21.04.2023 –For a good two weeks now, Wall Street has been moving almost steadily upwards. Investors seem to have ticked off the various crises, as a glance at the VIX shows. The fear indicator is approaching carefree territory. Reason enough to hedge your bets.
US banking crisis, Ukraine war, possible invasion of Taiwan – was there anything? All apparently already forgotten. The VIX – here the daily chart, more precisely: this is the mini future on the VIX – has returned to the level of before the bank turbulences. And also almost to the level before the Russian invasion. Which is surprising, given the growing signs of a major Ukrainian offensive – with possible nuclear escalation or regime change in Moscow
The VIX is the volatility index of the Chicago Board Options Exchange. The indicator measures the expected range of fluctuation of the S&P 500. Now it is approaching the territory where traders and investors might want to think about a favorable protective put. After all, you buy the hedge when you don’t need it. Because the next run up is sure to come. The only question is when.
Looking at the Fed
Apart from the potential trouble spots just mentioned, the question of monetary policy naturally continues to hover in the air. If the Federal Reserve does continue with a spirited tightening, it should surprise all those who believe that the end of rate hikes is now almost here. Even higher rates are quite possible if the Fed sees no danger of a recession, but continues to view inflation as its main enemy number one. An unexpected rate hike should send stocks down and the VIX up. So in the relative calm before the Weekend, let’s turn our attention to the latest Fed Speak from voting members of the central bank.
Focus inflation remains
Governor Michelle W. Bowman just emphasized that the Fed remains focused on fighting inflation. A strong labor market, she said, is making it enormously difficult to find new hires. We think: So she fears a wage-price spiral. However, Bowman says there could be a small downturn in the coming year as banks issue less credit. Christopher J. Waller, also from the Board of Governors, noted, however, with regard to the collapsed Silicon Valley Bank, that the situation at the banks has largely calmed down.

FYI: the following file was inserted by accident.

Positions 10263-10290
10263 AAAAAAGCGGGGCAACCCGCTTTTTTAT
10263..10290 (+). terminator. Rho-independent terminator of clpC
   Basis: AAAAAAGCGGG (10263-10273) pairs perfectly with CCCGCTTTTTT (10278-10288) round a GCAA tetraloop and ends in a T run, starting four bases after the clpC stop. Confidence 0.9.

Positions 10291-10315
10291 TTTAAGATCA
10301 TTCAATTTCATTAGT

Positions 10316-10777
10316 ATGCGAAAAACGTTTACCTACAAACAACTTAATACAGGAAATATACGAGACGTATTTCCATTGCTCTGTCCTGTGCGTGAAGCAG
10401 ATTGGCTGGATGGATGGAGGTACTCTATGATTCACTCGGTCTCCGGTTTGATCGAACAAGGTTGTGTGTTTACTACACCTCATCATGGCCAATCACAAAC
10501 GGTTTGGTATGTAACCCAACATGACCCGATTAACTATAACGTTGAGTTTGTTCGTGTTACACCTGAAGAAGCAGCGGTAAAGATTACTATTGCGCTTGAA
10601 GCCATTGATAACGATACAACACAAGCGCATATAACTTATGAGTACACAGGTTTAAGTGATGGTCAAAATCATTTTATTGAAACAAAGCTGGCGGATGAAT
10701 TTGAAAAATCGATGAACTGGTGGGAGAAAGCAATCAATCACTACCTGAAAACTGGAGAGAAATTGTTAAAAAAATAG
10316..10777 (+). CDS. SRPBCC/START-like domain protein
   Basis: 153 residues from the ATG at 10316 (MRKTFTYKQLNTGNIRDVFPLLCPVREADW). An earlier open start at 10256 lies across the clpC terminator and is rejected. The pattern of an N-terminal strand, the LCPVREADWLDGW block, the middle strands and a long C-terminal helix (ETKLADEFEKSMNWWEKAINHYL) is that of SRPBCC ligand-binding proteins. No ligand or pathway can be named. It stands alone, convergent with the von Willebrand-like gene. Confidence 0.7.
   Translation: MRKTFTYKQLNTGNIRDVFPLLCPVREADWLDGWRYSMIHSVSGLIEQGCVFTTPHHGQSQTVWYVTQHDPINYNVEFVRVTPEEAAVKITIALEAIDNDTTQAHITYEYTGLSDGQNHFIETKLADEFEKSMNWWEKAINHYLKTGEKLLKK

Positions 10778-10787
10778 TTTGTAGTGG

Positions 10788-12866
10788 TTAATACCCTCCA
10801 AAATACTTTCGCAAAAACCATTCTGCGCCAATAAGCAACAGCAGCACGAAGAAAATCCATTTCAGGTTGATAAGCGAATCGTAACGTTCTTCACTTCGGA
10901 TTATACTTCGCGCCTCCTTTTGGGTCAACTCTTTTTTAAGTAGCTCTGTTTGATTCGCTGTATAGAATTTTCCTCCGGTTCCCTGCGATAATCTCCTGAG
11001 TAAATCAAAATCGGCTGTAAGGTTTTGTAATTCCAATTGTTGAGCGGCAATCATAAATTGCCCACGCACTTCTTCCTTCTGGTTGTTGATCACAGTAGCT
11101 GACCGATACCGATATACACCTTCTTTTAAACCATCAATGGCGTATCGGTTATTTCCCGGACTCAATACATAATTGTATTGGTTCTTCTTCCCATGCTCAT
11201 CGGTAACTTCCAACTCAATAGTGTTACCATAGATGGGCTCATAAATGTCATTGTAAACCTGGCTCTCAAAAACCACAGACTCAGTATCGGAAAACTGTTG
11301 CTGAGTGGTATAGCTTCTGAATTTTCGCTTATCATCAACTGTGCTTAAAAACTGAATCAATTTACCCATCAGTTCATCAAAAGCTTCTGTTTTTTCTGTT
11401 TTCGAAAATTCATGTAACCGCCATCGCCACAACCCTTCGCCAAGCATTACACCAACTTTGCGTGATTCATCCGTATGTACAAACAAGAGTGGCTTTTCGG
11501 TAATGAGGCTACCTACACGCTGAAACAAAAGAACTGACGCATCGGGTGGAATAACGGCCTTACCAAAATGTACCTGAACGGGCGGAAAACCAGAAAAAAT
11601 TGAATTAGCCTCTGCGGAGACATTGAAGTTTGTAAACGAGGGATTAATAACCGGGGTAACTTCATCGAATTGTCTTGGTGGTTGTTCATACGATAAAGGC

Further, Patrick Timothy Harker, president of the Federal Reserve Bank of Philadelphia, explained that the tightening must continue for a bit. And if it ends, he said, the interest rate will have to stay at the higher level for a while. And Lorie K. Logan, head of the Dallas Fed, judged that inflation is simply too high and that the central bank must examine whether it is really declining.
Our conclusion from all this is that the turmoil at the financial institutions seems to have been averted, and a severe economic crisis is not in sight. But inflation is holding up. This gives the Fed some arguments to raise interest rates further and then keep them up. We are curious when this will be reflected in the figures of the companies. So always keep an eye on the real-time news. When there are too many optimists on the trading floor, a small scare is often enough to cause prices to dive. Whether long or short – Bernstein Bank wishes you successful trades and investments!
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